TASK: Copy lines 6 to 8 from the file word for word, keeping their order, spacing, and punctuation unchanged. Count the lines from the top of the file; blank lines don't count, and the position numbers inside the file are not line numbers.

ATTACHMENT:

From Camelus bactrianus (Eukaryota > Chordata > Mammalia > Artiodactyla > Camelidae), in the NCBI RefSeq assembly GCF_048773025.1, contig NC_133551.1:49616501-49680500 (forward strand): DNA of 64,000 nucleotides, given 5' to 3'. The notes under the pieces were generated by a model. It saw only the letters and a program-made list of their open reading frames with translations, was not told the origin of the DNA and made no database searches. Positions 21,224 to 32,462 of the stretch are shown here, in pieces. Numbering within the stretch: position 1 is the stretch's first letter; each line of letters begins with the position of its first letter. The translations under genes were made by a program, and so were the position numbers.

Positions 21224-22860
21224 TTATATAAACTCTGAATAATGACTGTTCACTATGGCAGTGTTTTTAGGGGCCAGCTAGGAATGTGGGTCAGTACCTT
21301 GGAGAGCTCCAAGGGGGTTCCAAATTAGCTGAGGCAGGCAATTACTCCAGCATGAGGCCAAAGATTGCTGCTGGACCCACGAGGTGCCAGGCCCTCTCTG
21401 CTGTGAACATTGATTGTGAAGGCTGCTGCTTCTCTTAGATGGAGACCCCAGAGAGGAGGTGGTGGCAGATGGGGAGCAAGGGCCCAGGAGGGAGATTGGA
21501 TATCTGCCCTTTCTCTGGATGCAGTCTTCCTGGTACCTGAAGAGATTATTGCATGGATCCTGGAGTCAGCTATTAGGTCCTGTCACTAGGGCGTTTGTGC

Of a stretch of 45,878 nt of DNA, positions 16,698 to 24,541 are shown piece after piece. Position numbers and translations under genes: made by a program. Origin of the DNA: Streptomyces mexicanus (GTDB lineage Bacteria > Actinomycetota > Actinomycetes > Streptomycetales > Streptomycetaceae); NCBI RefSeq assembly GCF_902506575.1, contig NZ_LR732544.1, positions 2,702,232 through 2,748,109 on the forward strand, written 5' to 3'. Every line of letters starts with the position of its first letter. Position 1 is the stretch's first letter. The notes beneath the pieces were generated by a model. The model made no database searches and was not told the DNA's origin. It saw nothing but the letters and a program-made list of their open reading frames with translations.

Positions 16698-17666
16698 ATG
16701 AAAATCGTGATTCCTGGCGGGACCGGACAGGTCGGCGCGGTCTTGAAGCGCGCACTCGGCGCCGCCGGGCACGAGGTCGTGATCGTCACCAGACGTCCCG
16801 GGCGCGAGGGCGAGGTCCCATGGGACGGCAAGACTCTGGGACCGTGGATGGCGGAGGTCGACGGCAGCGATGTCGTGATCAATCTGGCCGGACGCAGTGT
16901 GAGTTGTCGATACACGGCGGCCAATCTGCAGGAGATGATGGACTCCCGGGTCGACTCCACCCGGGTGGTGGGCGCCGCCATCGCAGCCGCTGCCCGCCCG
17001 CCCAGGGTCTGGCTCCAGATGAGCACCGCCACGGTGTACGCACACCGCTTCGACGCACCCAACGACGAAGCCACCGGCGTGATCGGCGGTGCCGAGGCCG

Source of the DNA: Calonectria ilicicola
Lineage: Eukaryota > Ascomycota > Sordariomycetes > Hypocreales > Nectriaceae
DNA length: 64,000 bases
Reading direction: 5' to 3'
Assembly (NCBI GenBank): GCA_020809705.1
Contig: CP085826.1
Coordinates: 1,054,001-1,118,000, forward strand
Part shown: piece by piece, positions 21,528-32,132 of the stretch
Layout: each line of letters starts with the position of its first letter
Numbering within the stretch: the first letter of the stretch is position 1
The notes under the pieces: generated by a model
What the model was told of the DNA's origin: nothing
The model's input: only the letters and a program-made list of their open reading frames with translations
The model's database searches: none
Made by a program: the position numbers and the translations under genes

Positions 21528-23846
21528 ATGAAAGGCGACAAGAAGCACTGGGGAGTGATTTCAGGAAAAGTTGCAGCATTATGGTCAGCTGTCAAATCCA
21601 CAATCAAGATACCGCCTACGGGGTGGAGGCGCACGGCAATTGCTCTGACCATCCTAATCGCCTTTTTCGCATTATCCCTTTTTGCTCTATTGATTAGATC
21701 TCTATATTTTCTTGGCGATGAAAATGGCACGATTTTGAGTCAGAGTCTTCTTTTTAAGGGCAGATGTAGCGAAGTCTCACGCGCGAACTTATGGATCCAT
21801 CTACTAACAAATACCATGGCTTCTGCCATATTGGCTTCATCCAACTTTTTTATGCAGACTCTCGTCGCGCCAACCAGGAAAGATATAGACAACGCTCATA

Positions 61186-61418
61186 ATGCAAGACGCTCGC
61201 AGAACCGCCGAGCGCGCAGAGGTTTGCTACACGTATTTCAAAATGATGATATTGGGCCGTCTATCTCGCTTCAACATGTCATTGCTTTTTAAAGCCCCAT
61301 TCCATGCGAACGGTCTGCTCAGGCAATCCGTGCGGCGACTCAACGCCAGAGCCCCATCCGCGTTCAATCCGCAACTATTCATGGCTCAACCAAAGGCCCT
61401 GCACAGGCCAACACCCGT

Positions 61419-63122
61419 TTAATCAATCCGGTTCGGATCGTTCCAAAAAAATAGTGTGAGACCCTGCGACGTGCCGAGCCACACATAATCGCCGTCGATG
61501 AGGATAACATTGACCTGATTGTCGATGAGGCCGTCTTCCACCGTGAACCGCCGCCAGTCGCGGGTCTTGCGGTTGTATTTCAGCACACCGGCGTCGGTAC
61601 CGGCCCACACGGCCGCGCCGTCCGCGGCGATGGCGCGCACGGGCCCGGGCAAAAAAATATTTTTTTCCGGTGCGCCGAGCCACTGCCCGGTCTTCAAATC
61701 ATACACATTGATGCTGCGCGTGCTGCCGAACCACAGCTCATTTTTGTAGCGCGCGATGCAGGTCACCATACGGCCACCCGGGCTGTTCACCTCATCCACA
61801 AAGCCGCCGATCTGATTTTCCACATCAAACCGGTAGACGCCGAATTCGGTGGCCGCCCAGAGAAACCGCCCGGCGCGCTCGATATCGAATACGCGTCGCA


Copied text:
21501 TATCTGCCCTTTCTCTGGATGCAGTCTTCCTGGTACCTGAAGAGATTATTGCATGGATCCTGGAGTCAGCTATTAGGTCCTGTCACTAGGGCGTTTGTGC

Of a stretch of 45,878 nt of DNA, positions 16,698 to 24,541 are shown piece after piece. Position numbers and translations under genes: made by a program. Origin of the DNA: Streptomyces mexicanus (GTDB lineage Bacteria > Actinomycetota > Actinomycetes > Streptomycetales > Streptomycetaceae); NCBI RefSeq assembly GCF_902506575.1, contig NZ_LR732544.1, positions 2,702,232 through 2,748,109 on the forward strand, written 5' to 3'. Every line of letters starts with the position of its first letter. Position 1 is the stretch's first letter. The notes beneath the pieces were generated by a model. The model made no database searches and was not told the DNA's origin. It saw nothing but the letters and a program-made list of their open reading frames with translations.

Positions 16698-17666